First software-defined 5G New Radio demonstration over GEO satellite
Satellite-enabled 5G services have the potential to provide worldwide connectivity. For the first time now, selected extensions of 5G New Radio (NR) to support non-terrestrial networks (NTN) have been successfully demonstrated over a geostationary (GEO) satellite. The Munich Center for Space Communications of the Bundeswehr University Munich carried out the bidirectional over-the-air tests based on the Fraunhofer Institute for Integrated Circuits IIS’s extended 5G New Radio protocol stack for satellite.
When transmitted via GEO satellites, radio signals have to bridge great distances. This leads to delays, so that an enhanced 5G air interface is required. These challenges are addressed in the current work program for Release 17 of 5G NR within the 3rd Generation Partnership Project (3GPP) standardization by specifying new features supporting non-terrestrial networks in 5G.
In order to provide an early proof of concept, Fraunhofer IIS and the Munich Center for Space Communications (Bundeswehr University Munich) recently tested some of the planned extensions for 5G NR via GEO satellite. The over-the-air demonstration was conducted within the 5G METEORS program, an ARTES MakerSpace for 5G and satellite communication funded by the European Space Agency (ESA).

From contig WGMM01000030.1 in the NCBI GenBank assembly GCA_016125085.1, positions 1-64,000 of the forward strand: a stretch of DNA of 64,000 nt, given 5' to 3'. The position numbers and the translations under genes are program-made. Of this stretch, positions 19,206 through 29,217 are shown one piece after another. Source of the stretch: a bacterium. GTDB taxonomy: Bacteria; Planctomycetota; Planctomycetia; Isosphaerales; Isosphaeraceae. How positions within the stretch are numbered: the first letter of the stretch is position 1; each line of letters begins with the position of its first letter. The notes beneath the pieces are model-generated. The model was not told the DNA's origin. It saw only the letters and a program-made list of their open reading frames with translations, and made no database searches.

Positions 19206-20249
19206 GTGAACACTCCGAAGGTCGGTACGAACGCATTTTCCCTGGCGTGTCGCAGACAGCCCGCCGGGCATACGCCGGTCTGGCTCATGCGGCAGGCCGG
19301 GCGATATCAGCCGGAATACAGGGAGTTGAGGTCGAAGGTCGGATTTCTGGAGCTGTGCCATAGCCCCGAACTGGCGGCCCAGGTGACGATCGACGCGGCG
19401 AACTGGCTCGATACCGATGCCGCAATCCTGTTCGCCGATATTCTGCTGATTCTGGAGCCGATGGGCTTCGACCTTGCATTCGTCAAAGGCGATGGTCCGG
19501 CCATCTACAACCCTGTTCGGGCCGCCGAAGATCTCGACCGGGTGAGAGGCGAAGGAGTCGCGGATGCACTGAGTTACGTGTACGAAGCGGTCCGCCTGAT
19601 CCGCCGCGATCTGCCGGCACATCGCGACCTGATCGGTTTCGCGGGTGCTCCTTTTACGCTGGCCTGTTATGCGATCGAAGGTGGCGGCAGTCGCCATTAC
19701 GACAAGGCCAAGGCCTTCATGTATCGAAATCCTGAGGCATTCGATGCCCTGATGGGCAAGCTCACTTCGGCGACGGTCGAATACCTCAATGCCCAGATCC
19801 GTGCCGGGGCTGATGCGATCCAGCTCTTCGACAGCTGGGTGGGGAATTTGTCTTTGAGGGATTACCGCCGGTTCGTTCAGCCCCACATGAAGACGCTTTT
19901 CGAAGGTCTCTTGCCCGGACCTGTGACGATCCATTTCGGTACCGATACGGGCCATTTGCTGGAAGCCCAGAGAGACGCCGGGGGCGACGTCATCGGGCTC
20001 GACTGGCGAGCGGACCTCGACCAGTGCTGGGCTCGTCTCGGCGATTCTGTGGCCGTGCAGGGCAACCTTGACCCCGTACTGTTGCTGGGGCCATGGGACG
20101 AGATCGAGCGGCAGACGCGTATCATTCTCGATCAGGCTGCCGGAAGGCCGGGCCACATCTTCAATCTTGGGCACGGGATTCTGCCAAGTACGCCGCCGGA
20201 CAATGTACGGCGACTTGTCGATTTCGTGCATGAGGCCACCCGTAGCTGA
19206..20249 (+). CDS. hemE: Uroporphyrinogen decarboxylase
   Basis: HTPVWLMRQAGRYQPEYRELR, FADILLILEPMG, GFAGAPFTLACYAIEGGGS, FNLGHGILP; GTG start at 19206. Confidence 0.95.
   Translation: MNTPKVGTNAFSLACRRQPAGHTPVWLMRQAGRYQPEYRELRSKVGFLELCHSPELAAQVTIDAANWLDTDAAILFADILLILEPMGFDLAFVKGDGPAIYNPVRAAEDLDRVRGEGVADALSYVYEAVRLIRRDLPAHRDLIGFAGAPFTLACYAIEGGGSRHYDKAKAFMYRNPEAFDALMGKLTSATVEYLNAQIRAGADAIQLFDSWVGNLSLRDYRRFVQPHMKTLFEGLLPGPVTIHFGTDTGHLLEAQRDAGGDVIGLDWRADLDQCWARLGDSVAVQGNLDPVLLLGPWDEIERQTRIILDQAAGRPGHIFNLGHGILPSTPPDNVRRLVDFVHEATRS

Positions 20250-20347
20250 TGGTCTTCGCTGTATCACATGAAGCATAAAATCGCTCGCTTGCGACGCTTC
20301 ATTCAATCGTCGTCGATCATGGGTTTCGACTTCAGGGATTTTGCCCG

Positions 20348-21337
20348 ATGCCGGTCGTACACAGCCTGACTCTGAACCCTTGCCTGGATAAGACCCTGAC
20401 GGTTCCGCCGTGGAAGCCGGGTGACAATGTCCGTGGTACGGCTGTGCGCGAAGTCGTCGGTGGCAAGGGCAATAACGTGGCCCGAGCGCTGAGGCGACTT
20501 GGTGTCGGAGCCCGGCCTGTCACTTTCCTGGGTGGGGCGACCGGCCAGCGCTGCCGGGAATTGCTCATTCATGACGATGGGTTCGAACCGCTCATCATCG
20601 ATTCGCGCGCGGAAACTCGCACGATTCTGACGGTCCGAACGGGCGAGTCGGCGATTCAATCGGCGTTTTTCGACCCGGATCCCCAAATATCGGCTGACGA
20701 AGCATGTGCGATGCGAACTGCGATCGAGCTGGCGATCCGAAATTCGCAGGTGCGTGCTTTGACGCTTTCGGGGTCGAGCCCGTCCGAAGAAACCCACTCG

Bidirectional transmission over GEO satellite
During the over-the-air tests, the user equipment (UE) performed the initial connection setup to the 5G base station (gNB) by using a specifically adapted random access procedure for 5G over satellite. After the successful setup of the connection, the 5G uplink and downlink transmission signals were decoded with two different modulation schemes, namely QPSK and 16-QAM. Furthermore, a 5G timing advance procedure, which worked smoothly, was tested to keep the UE synchronized to the gNB.
The transmissions utilized a bandwidth of 10 MHz in uplink and downlink. Both the UE and the gNB were located on ground. The round-trip time of the system from gNB to UE and back was measured between 530 and 570 milliseconds.
Software-defined 5G New Radio
The 5G base station as well as the 5G user equipment used in the experiments are fully software-defined solutions. Both components are based on OpenAirInterface (OAI), an open-source implementation of the 5G New Radio protocol stack, which runs on general purpose platforms.
Fraunhofer IIS contributed to OAI with selected features of the 5G NR waveform and the adaptations for satellite communication. Important 5G protocol stack implementations for this successful test were funded as part of the European Union Horizon 2020 EU-Korea project 5G-ALLSTAR.